Sivagurunathan Sivaprakash, Rameshkumar Krithinkumar,Ragupathy Jothisree, Giridharan Rajagowri fromKudankulam visited Russia. ROSATOM
The Earth cools down quickly, nearing eternal cold, and plunges into utter darkness. The coldest place is Megacity, decked up with seductive malls and garish advertising. But there is no trace of warmth and friendship in this icy materialist paradise. Only the children can save the world by being kind and helpful, unlike their egotistical parents. But can they do it?
Check out Come and See, a scintillating musical performed by talented children of nuclear workers from Russia, Ukraine, Bulgaria and India. When they staged the musical in Moscow and Kiev this month, the impact was electrifying. The innocent children, with their wonderful voices, literally fired up the audiences with their enthusiasm and energy. The applause was deafening.
And believe it or not, they managed to create this enchanting spectacle in barely 35 days! Cutting across countries and continents, a team of nuclear kids and experienced artists wrote the script and songs, staged the dances and finessed the musical, which ties youth problems to those faced by nuclear cities.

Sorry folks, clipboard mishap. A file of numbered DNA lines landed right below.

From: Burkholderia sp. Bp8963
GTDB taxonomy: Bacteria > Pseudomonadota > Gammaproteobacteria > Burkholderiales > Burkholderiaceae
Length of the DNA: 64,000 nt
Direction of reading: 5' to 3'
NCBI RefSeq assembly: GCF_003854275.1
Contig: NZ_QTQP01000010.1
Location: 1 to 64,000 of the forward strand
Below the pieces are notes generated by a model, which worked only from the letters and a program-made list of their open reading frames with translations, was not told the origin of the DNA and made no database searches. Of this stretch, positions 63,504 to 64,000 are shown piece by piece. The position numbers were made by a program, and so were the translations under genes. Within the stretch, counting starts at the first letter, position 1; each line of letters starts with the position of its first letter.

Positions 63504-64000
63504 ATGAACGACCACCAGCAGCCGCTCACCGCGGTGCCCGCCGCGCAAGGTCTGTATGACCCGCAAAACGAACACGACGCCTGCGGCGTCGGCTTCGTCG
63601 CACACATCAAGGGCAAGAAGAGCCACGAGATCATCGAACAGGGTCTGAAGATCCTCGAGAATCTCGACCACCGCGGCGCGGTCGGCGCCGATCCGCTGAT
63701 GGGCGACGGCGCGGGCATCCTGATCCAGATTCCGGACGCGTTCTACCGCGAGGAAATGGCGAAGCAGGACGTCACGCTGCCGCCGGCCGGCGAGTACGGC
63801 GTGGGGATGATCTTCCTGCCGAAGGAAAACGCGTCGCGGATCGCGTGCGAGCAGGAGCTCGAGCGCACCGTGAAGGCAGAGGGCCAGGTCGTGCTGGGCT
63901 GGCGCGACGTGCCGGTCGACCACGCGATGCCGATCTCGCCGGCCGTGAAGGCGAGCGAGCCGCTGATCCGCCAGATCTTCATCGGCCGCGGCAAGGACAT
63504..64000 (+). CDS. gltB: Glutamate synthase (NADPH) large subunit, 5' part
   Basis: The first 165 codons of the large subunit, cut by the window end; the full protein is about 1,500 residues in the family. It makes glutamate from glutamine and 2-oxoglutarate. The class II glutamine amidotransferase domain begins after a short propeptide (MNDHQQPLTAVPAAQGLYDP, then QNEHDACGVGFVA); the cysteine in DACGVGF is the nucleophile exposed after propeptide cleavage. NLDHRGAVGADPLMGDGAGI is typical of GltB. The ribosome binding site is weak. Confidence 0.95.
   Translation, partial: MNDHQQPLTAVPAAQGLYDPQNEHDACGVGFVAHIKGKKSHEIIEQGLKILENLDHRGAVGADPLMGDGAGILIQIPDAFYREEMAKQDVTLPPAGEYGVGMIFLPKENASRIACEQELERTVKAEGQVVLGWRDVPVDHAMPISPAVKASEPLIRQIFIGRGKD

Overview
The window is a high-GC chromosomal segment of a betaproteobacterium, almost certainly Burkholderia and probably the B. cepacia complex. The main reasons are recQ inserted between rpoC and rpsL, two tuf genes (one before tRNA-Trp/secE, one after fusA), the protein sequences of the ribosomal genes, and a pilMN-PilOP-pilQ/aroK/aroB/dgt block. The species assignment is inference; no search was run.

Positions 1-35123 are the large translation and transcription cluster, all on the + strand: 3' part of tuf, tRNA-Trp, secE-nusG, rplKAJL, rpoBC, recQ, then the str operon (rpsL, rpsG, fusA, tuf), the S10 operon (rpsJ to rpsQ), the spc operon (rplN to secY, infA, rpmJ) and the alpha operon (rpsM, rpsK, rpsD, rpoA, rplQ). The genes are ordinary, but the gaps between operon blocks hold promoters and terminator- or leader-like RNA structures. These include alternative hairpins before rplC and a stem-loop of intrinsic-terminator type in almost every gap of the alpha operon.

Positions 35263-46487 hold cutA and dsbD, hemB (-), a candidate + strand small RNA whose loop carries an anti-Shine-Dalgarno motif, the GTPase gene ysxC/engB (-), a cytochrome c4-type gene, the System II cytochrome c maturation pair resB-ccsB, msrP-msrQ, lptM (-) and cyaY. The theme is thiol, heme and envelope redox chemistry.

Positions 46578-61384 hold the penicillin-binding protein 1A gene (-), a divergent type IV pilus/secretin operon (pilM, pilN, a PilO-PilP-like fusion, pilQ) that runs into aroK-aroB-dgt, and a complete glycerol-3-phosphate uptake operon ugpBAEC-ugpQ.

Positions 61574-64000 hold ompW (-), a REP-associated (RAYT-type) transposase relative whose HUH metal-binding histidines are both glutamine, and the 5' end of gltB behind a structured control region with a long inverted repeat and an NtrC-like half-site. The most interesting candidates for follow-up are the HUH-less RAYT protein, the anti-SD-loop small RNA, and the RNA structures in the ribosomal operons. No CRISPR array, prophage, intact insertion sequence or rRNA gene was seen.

For four children from Kudankulam - Giridharan Rajagowri, Ragupathy Jothisree, Rameshkumar Krithinkumar and Sivagurunathan Sivaprakash – it was an experience of a lifetime. Russia is building two atomic reactors for India in Kudankulam.
They, along with 62 other children, got to sample the delights of Moscow and were treated to a visit to a dolphinarium. Like children in any summer camp, they also enjoyed discos and movies. Their charm infected even Russian pop stars who came to interact with them. One of them, Lolita, even selected several songs from the musical for her new album.
This was the second time Russia’s Federal Atomic Energy Agency (Rosatom) brought together the most talented children of atomic industry employees from different countries in a creative children’s camp to promote friendship and to popularize ideas linked to nuclear energy among the younger generation. The participants in the NucKids project are now better informed than many adults about Russia’s atomic facilities and what wonderful people live there. Just like them, in so many ways.
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